‘I’m not actually crying for me. There are tens and tens of people I know that are fucked, their lives have actually been a mess. And this whole thing is only the tip of the iceberg.’
Ethan had already heard rumours about Brother Lionel and Brother Corban before beginning at the Christian Brothers boys’ school they both taught at in regional Victoria.
In the early 1970s, when Ethan was in Grade 3, he started at the school. Brother Lionel was ‘eccentric’ and his behaviour changed quickly during lessons. One minute he would hit the children for giving wrong answers, ‘and then he’d get you on his knee and be kissing you and carrying on, and hugging you, that’s after he belted ya. This happened with everyone’.
Every afternoon when the boys left the class ‘we had to line up and we had to kiss him before he let us out. And if you tried to escape, if you tried to sneak out, you got a belting’.
Ethan told his mum about the kissing. ‘I said “Brother Lionel makes us kiss him and that”. She said “If you lie again your father’s going to give you a belting”.’ Even when, many years later, reports of sexual abuse at the school surfaced, and he raised this, his mother would not discuss the matter. He feels this is ‘pretty sad’ on her part.
Lionel also took the boys on hikes, marching military-style with the captain at the front. If a boy could not name a particular plant or rock, another child would have to whip him. One time at a school picnic Lionel made the boys go swimming naked while he sat and watched them. ‘The [other] teachers would have known about that. The whole society knew he was a nutcase, and we had to kiss him and all that crap.’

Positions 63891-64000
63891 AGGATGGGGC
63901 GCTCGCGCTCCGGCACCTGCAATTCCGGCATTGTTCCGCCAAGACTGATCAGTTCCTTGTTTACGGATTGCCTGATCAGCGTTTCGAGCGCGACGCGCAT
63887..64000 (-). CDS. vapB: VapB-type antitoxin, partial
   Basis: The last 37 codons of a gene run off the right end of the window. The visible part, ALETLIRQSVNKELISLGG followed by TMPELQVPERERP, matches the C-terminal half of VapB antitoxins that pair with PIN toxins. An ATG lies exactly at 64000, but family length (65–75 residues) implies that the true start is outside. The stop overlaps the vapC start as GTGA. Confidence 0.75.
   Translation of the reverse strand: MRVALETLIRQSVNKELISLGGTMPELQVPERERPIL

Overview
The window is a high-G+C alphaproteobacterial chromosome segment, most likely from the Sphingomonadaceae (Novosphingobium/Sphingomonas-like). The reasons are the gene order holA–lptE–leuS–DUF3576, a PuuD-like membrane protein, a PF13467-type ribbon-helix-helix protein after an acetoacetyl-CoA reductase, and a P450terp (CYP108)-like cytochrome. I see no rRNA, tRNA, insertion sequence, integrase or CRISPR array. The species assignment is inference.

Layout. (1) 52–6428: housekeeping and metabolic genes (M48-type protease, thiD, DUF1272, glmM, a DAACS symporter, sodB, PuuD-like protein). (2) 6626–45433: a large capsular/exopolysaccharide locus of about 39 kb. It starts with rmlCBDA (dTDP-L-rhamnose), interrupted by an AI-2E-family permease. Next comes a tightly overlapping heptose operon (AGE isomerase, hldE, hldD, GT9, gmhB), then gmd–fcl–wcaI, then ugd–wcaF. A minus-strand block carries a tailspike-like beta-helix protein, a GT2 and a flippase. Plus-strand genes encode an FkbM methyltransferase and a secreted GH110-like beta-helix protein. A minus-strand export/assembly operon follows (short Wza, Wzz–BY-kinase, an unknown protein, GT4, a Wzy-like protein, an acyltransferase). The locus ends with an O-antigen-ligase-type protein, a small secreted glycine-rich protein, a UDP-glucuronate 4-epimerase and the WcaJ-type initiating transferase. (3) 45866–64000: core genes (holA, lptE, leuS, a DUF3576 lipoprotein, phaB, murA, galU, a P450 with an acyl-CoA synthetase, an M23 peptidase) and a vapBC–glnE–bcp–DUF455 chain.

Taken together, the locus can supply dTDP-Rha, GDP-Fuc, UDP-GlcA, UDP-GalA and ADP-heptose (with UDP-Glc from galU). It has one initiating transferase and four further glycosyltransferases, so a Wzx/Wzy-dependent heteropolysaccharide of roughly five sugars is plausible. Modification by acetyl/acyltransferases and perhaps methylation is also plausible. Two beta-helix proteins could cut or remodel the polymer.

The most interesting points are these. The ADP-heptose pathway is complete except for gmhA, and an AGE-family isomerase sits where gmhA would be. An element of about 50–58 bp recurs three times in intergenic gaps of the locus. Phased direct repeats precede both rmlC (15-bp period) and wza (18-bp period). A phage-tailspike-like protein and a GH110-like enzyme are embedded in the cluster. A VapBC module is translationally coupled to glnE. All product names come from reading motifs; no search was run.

Brother Corban had built a small soundproof room at the back of his classroom. One day after class Ethan forgot his jumper and went back into the classroom to get it. He heard noises from the small room and pulled back the curtain to see Corban sexually abusing a boy from his class.
Ethan believes a friend’s father reported some of what had happened at the school to a high-ranking Church official, and ‘beat the crap out of him’ when he denied it.
Many of the boys Ethan knew at the school were sexually abused, and a number have died by suicide. Ethan himself has ‘always wished I was dead’. Although he now has a good GP and psychologist and takes antidepressants, he doesn’t find counselling very helpful.
Ethan no longer attends church and has lost his faith in humanity, but not in God. He thinks the abuse reported to the Royal Commission is only the tip of the iceberg, and feels like he should speak up about what happened to him as he owes it to all the other people who can’t share their experiences.